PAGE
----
The last few decades have witnessed an outpouring of literature on macroeconomic models in the broad 'heterodox' tradition of Marx, Keynes, Robinson, Kaldor and Kalecki. These models yield an alternative analytical framework in which the big questions of our day – such as how inequality is related to growth or stagnation, and whether long-run growth is stable or unstable – can be fruitfully addressed. Heterodox Macroeconomics provides an accessible, pedagogically oriented treatment of the leading models and approaches in heterodox macroeconomics with clear, step-by-step presentations of core models and their solutions, properties and implications.
The book begins with an overview and comparison of heterodox and mainstream approaches to long-run growth. Next it covers the core classical-Marxian, neo-Keynesian and neo-Kaleckian models of growth and distribution in the heterodox tradition. Numerous contemporary extensions, developments and alternatives are then explored, including models of financial instability, 'supermultiplier' models, and debates about whether capacity utilization converges to a 'normal' rate. The book also gives extensive coverage to models of growth in open economies, emphasizing the role of Kaldorian cumulative causation in fostering divergence among national economies, and the limitations imposed by balance-of-payments constraints on countries that rely on export-led growth.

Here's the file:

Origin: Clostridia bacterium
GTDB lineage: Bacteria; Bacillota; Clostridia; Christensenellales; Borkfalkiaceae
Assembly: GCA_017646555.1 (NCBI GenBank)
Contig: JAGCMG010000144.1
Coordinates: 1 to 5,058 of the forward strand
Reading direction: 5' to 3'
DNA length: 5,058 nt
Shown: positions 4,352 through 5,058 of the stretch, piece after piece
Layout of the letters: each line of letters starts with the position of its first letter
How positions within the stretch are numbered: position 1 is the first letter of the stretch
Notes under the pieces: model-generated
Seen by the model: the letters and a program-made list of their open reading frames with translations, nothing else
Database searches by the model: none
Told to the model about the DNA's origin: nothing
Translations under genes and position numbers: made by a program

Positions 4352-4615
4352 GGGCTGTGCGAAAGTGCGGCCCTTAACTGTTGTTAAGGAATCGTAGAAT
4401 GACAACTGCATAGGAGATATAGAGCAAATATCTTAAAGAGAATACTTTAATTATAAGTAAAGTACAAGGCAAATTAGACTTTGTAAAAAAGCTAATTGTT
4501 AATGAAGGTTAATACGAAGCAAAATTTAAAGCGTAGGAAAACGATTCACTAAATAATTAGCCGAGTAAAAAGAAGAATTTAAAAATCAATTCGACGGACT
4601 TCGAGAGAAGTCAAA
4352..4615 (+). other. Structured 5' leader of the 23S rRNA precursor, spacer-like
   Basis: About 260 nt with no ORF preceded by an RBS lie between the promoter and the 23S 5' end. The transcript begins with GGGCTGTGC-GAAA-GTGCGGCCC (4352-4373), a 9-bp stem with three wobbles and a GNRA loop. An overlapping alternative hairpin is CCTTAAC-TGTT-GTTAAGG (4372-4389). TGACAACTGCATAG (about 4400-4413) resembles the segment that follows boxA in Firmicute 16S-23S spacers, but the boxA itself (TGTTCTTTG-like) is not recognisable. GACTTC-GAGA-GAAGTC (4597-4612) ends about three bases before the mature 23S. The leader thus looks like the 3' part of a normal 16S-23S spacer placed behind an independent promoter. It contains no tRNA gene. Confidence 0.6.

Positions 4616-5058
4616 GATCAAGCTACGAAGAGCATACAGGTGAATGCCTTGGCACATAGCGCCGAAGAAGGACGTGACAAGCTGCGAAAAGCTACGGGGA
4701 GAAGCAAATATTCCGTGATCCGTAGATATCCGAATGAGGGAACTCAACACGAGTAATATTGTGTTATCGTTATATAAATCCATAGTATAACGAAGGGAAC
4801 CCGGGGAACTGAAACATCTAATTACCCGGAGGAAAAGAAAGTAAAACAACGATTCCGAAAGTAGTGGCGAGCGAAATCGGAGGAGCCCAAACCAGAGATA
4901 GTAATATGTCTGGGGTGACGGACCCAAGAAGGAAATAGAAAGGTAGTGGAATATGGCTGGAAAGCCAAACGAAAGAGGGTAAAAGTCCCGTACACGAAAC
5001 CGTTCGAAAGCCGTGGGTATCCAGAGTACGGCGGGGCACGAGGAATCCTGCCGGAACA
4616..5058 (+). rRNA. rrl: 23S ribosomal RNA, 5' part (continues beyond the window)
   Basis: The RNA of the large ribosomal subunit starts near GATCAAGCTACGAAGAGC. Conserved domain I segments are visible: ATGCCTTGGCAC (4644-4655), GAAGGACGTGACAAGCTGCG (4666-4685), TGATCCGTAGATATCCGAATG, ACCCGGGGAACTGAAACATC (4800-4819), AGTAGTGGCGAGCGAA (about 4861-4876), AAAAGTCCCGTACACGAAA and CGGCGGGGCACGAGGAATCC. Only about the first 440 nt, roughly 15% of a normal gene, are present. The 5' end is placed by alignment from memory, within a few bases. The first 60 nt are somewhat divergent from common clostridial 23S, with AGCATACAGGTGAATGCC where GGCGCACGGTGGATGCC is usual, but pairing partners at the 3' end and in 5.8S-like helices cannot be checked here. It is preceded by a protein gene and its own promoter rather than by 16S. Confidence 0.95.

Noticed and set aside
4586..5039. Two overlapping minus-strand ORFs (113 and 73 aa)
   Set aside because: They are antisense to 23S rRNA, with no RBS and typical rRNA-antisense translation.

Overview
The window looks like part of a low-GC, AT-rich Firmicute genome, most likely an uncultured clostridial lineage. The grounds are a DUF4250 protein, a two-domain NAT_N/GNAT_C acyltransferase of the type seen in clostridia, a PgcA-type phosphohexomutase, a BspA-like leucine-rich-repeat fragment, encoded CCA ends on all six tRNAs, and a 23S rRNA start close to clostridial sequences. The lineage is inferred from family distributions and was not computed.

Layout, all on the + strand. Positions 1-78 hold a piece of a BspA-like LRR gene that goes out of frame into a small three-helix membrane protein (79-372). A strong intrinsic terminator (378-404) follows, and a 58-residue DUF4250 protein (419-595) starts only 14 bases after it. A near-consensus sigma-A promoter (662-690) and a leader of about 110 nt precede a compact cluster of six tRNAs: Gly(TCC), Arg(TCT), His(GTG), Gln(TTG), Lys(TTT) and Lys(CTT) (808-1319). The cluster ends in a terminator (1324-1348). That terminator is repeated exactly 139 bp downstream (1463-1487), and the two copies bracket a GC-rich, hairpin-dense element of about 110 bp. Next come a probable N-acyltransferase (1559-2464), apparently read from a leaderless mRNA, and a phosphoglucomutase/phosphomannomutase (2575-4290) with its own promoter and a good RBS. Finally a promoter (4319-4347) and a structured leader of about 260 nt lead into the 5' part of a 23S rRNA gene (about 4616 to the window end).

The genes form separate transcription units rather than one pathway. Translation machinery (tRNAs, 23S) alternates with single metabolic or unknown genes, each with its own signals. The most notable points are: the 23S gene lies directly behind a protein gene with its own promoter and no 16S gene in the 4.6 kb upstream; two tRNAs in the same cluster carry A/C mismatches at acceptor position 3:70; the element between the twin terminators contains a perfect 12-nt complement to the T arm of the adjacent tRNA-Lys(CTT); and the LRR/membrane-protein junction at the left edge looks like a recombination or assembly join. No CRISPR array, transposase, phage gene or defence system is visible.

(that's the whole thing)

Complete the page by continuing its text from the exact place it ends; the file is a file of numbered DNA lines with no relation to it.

Heterodox Macroeconomics will prove to be an invaluable text for graduate and advanced undergraduate students of macroeconomics as well as those in courses on post-Keynesian theory, structuralist macroeconomics, or other heterodox approaches to economics.
'The recent crises underscored the inadequacy of prevailing mainstream macroeconomic theory in comprehending the inherently instability of capitalism. This textbook by Blecker and Setterfield is a welcome and important contribution that presents an alternative approach to investigating capitalist macro-economic dynamics, drawing on both the Classical-Marxian and Post-Keynesian traditions. The workings of the models are presented a way that is clear and motivated by the relevant stylized facts. It also addresses some of the critical debates within these approaches like that around Harrodian instability and introduces recent developments and extensions of these core models - the impact of financialization for instance. Most refreshing, the text moves beyond equilibrium analysis that is the mainstay of macroeconomic theory to incorporate models not only of cyclical and disequilibrium dynamics but also a non-equilibrium neo-Kaldorian models of cumulative causation. This is an essential reading for students, teachers and practitioners of macro-economics.'
– Ramaa Vasudevan, Colorado State University, US
'In this comprehensive, up-to-date and brilliant presentation of the main models and problems in the field of economic growth, teachers and students alike will find a step-by-step learning path that is both reader-friendly and rigorous, covering from basic models to advanced discussions in the discipline. This excellent book is ideal both as a textbook for courses in long-run macroeconomics and economic development, and as an indispensable aid to researchers and policymakers seeking deeper understanding of the key ideas shaping debates on economic growth today.'
– Gabriel Porcile, UN-ECLAC
Robert A. Blecker, Professor of Economics, American University, Washington, DC and Mark Setterfield, Professor of Economics, The New School for Social Research, New York, NY, US.